Where an assumption of unidirectionality in causal effects is unrealistic, 'recursive' models cannot be used, and more complex 'nonrecursive' models are necessary. Unfortunately, many nonrecursive models (unlike recursive models) are 'unidentified', which makes meaningful parameter estimation impossible. Even when they are identified, it would be inappropriate to use OLS regression techniques (appropriate for recursive models) for the purpose of estimation. The concept of identification, and the factors that lead to it are explained; and various tests for determination are provided. Illustrations from a variety of social science disciplines are used throughout the book.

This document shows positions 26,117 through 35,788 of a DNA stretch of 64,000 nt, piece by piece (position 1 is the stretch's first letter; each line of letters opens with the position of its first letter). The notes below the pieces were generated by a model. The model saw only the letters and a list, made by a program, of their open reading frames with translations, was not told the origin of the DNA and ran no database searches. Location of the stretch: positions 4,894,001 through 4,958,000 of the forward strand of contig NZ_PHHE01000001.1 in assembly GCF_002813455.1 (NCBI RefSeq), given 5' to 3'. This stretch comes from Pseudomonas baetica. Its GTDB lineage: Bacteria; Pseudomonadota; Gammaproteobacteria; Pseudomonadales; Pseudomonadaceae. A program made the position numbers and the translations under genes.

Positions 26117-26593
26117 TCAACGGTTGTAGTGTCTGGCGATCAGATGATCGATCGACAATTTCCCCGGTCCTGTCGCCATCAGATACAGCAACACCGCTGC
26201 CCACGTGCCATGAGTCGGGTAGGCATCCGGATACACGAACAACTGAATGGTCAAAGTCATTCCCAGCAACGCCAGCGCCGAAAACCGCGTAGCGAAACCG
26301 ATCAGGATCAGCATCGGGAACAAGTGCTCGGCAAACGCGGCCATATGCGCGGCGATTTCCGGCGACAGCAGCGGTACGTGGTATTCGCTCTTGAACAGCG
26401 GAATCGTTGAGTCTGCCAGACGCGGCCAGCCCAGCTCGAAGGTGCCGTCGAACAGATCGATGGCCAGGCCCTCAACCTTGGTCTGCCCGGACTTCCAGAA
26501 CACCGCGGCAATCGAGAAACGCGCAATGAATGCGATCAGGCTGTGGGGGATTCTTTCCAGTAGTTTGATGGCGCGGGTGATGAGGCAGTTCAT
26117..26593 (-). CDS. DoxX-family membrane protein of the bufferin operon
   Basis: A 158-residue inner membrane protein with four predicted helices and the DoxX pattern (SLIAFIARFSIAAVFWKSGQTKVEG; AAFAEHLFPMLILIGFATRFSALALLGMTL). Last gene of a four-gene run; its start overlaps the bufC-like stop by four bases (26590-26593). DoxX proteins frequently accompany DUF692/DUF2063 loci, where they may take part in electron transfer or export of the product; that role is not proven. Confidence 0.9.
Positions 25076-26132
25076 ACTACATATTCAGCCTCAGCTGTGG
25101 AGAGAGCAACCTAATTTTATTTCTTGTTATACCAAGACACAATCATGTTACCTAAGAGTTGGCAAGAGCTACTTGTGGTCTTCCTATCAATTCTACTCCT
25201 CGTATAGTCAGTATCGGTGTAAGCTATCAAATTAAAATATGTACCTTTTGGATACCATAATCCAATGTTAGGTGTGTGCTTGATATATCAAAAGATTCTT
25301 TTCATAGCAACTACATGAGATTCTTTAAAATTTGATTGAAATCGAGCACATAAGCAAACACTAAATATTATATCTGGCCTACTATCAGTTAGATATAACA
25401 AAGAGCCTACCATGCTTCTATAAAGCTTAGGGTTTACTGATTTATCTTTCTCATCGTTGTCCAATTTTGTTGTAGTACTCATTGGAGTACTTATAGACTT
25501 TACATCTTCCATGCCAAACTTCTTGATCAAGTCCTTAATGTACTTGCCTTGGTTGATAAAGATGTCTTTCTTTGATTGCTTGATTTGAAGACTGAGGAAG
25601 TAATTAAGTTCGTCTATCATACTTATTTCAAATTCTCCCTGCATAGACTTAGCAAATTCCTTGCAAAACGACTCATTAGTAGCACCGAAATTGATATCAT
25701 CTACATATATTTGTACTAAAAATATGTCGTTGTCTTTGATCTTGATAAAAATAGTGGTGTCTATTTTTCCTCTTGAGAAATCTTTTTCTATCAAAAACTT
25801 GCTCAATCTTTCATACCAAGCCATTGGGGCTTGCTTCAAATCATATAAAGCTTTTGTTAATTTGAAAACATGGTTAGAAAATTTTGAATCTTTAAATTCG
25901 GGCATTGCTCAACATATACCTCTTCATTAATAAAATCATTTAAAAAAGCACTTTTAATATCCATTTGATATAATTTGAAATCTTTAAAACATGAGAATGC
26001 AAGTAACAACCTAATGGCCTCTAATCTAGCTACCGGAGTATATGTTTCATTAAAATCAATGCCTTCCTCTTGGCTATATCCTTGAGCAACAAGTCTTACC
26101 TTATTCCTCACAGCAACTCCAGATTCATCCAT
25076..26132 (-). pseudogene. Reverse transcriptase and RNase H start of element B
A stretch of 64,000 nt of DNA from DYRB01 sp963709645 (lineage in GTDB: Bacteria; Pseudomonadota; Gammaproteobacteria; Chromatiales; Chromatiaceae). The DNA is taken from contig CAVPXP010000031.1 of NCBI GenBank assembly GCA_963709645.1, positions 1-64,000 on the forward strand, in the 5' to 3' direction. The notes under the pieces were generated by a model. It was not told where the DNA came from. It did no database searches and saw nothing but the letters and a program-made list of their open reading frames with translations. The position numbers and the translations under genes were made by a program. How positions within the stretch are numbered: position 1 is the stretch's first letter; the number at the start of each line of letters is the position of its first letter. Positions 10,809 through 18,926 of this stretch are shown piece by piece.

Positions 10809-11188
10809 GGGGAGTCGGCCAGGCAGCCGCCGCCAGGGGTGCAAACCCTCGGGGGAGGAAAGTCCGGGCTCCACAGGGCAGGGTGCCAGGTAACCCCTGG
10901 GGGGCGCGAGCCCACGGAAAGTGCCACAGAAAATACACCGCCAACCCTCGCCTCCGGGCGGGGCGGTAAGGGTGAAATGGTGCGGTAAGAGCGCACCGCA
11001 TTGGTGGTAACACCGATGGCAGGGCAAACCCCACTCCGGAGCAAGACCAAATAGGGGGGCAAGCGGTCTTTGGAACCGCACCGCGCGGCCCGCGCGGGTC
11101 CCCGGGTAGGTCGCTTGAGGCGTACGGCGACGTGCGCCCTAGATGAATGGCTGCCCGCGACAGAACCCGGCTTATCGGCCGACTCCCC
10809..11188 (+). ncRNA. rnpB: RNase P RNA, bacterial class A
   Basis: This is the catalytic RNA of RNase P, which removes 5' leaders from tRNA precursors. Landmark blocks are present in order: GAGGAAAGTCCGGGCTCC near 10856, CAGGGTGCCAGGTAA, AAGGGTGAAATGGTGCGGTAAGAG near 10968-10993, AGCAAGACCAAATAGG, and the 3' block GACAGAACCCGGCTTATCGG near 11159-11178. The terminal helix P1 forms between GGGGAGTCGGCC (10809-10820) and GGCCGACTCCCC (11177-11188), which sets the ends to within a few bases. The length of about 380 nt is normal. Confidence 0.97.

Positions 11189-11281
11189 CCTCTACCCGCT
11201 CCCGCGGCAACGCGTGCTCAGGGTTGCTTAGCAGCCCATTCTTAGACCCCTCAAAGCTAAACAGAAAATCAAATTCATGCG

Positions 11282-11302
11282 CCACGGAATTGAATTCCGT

Ph.D., University of Minnesota, 1980. Major research and teaching interests include public policy, budgeting, state politics and research methodology. Berry's primary areas of interest are public policy, American state politics, and research methodology. Throughout his career, his work has focused on explaining why governments make the policy choices they do, and improving the methodologies available for studying policy making. Among his current research projects are analyses of the impact of electoral competition on the policy choices made by state legislators, and the effect of state welfare policy on poverty in the United States. Berry's current research on methodology focuses on the development of techniques for estimating econometric models with binary dependent variables, and methods for studying policy diffusion using geographical information systems. Berry has also been working for several years collecting data on outcomes of all state legislative elections in the U.S. since the 1960s; he has begun to use these data to study the behavior of challengers in state legislative elections, and the role of partisan and incumbent protection goals in determining the nature of redistricting in state legislatures.